Monday, May 9, 2016

Calm Down

She was one crazy B****!
For the most part, I really dig being a Librarian.  The part(s) that I don't like is when people take their frustrations out on the Librarian (in this case, me).  

Take, for example, the young lady who came in the other day.  Seems young lady was a paralegal student.  I don't know what her life is like in class but what I do know is that she was a raging, uh....maniac. Yeah, that's a word (not the first one that popped in my head, but it will do).

In any event, there is a term that I use when I teach the "how" of legal research: RANGE.  RANGE is the distance between two points.  RANGE is also the key to finding resources in a law library (because rarely do you see what you need on the spine of the book).  

For example, say you were using Words and Phrases and were looking for case law on Custodial Interrogation.  I would, of course, reach for volume 10B because on the spine of volume 10B it reads Cruel Beating to Cystotomy.  Because "Custodial Interrogation" is within the RANGE (i.e. starts with "Cus") of Cruel Beating to Cystotomy, volume 10B is the book I want to use.  Round about logic but I hope you get the gist.  Thus, unless you know how the alphabet works (i.e. A, B, C, D,....) and how RANGE is applied, you're not going to find squat.

In young lady's case, she wanted to know how to find information related to Easement by Necessity in American Jurisprudence, 2d.  So, we cheated a bit and started looking in the index.  We still have to deal with RANGE and the alphabet so, starting with "E," we looked for "Easement" then under  "N" for "Necessity."  The Index said to go to Easement section 27.  Off to Easement section 27 we went and found her answer and that should have been the end of it ("should" being the operative word).  Young women, however, became "upset" that I was saying the alphabet out loud and explaining the "how" of legal research and RANGE and in mere seconds was stomping around, threatening lawsuits, and all that jazz.  Jeesh, some people's kids.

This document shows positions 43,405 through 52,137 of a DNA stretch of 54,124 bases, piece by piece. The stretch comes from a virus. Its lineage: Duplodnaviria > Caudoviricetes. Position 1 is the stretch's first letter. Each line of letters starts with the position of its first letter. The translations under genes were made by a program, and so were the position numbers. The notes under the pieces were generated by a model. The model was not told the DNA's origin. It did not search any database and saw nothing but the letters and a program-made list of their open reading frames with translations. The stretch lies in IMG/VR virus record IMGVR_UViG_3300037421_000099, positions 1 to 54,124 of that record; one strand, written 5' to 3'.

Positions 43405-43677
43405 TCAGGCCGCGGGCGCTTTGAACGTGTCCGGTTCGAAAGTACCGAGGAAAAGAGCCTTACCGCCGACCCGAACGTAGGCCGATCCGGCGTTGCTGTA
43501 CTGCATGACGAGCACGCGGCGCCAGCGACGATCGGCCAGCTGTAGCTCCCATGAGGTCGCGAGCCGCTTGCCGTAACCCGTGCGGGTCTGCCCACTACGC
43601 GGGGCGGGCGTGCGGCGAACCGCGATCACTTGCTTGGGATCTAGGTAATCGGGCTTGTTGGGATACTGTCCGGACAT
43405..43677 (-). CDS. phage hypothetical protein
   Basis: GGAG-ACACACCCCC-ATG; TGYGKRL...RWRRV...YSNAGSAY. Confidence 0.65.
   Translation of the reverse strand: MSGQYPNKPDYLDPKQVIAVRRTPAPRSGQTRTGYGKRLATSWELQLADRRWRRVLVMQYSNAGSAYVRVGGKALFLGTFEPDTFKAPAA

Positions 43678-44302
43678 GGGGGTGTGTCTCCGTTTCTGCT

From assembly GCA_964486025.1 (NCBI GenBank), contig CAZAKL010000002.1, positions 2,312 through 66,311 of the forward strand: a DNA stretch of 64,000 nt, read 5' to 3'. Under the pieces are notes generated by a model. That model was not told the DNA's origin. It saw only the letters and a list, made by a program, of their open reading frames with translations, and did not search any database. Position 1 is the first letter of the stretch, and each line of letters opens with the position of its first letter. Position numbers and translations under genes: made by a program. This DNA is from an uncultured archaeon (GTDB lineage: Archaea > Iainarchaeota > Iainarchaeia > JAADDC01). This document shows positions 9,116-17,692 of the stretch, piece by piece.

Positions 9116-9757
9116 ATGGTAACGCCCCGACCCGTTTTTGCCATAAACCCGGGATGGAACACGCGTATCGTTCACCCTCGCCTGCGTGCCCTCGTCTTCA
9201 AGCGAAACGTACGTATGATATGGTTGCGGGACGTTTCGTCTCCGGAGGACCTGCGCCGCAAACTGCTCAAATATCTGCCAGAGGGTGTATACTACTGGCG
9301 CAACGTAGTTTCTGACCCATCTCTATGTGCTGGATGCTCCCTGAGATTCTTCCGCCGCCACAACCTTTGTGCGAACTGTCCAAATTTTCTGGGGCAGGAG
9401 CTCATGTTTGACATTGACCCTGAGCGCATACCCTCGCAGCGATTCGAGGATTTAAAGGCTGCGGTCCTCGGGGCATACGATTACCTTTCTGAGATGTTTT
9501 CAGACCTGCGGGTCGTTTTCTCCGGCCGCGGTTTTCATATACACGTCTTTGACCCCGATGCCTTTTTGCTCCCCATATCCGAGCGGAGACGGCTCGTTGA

The thing is, Librarians are pretty cool cats.  We know what we're doing and are more than willing to help you learn what we know (and "how" to do it).  What is not all that cool is when people bring their frustrations to the library.  Here's a suggestion.  If you need help, your local county law Librarian is the person to talk to.  Just, please, leave your baggage outside.